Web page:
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Backup and restore overview

Backups are data snapshots that are taken at a specific time and are stored in a common location in a common format. A backup is only useful for a defined time.

The following scenarios require a backup to recover:

Reason Description
Hardware or host failure Issues with disks, such as stalls or broken disks. With cloud services, the instance can be unaccessible or broken.
Corrupted data This issue can be caused by power outages, the database failed to write correctly and close the file.
User mistake Deleting data or an update overwriting good data with bad data
Natural disaster or data center failure Power outage, flooding, or internet issues
Compliance Required to comply with regulations and standards


Define a backup and restore strategy for each of your databases. The strategies should have the following practices:

Practice Description
Retention How long should you keep the backups. This decision should be based on the organization’s data governance policies and the expense of storing the backups. The schedule for backups should match the retention schedule.
Document Document the strategy and any related policies. The documents should include information about the process and any tools used during backup or restore.
Encrypt Encrypt the backup and secure the storage locations
Test Test the backups on a timely basis.

The backup strategy defines type and the backup frequency, the hardware required, how the backups are verified, and storing the backups, which also includes the backup security. The strategy uses the following metrics:

Metric Description
Recovery Time Objective (RTO) How long can the system be down?
Recovery Point Objective (RPO) How much data can the organization lose?

The restore strategy defines which user account has the restore responsibility and how and frequency of testing the restore process.

These strategies require planning, implementation, and rigorous testing. You must test your restore process with each type of backup used to validate the backup and measure the recovery time. Automate this testing as much as possible. You should also document the process. In case of disaster, you can follow the procedures in the document without wasting time.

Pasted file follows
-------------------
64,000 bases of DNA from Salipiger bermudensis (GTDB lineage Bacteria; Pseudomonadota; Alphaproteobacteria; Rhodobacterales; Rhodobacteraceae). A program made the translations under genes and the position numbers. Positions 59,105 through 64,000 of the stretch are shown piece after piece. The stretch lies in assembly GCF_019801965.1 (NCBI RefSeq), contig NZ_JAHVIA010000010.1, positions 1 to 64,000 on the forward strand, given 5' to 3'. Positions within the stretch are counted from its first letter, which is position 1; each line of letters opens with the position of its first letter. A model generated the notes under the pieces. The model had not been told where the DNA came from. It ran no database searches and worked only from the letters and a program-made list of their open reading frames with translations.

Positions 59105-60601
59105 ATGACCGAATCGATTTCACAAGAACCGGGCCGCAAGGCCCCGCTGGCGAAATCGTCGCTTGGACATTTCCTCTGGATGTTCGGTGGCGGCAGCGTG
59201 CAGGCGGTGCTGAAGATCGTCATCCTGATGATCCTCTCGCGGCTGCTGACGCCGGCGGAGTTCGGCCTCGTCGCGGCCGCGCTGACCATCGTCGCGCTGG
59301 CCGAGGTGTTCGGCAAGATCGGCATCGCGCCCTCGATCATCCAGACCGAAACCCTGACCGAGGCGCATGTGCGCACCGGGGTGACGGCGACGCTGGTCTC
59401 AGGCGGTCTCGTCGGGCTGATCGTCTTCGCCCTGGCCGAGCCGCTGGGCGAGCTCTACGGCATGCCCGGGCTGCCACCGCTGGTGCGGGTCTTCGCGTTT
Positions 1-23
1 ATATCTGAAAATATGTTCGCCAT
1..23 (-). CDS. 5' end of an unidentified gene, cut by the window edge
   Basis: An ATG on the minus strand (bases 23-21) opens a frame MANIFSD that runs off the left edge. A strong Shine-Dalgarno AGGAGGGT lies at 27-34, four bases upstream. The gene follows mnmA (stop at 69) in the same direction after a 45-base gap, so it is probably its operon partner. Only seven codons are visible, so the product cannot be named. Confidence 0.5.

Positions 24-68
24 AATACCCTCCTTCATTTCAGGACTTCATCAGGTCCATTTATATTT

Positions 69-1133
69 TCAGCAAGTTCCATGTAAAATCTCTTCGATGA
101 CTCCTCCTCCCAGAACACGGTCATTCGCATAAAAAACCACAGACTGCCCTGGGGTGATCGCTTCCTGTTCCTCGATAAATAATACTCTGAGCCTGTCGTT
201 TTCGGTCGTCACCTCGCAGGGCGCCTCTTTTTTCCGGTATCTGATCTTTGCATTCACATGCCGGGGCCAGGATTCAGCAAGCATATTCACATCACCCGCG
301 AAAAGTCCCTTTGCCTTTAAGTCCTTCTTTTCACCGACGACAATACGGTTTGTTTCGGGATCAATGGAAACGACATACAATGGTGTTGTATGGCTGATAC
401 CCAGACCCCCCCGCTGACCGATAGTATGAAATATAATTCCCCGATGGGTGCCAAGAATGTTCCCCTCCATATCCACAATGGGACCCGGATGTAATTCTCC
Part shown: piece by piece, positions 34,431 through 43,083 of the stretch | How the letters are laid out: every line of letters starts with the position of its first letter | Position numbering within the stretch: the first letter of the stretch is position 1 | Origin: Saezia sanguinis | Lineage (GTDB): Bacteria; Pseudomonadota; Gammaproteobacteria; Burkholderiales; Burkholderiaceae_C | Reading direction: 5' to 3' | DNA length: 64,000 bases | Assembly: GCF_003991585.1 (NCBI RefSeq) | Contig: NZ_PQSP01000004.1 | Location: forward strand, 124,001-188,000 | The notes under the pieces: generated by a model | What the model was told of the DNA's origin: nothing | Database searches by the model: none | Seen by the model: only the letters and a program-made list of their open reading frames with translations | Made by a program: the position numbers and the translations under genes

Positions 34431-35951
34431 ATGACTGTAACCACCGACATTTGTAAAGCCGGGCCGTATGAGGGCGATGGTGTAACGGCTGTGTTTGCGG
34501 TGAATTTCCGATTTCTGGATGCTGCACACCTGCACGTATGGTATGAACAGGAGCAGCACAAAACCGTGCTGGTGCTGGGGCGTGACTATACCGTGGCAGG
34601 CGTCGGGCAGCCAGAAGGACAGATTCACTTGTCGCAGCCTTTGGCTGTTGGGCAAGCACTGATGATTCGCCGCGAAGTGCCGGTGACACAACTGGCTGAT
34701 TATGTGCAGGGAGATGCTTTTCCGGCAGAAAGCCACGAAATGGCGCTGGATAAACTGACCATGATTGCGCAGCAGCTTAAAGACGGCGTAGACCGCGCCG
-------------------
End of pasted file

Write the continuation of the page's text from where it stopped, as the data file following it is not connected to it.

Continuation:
If you are using replication, consider using a dedicated replica for backups because the operation can cause a high CPU load.

Physical backup or logical backup

A backup can be either a physical backup or a logical backup.

Physical backups

A physical backup copies the files needed to store and recover the database. They can be data files, configuration files, logs, and other types of files. The physical database can be stored in the cloud, in offline storage, on disc, or tape.

Percona XtraBackup takes a physical backup. You can also use RDS/LVM Snapshots or the MySQL Enterprise Backup.

If the server is stopped or down, you can copy the datadir with the cp command or the rsync command.

Logical backups

A logical backup contains the structural details. This type of backup contains tables, views, procedures, and functions.

Tools like mysqldump , mydumper, mysqlpump, and mysql shell take a logical backup.


Comparison Physical backup Logical backup
Content The physical database files The tables, users, procedures, and functions
Restore speed Restore can be quick Restore can be slower and does not include file information.
Storage Can take more space Based on what is selected, the backup can be smaller

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Last update: 2023-06-15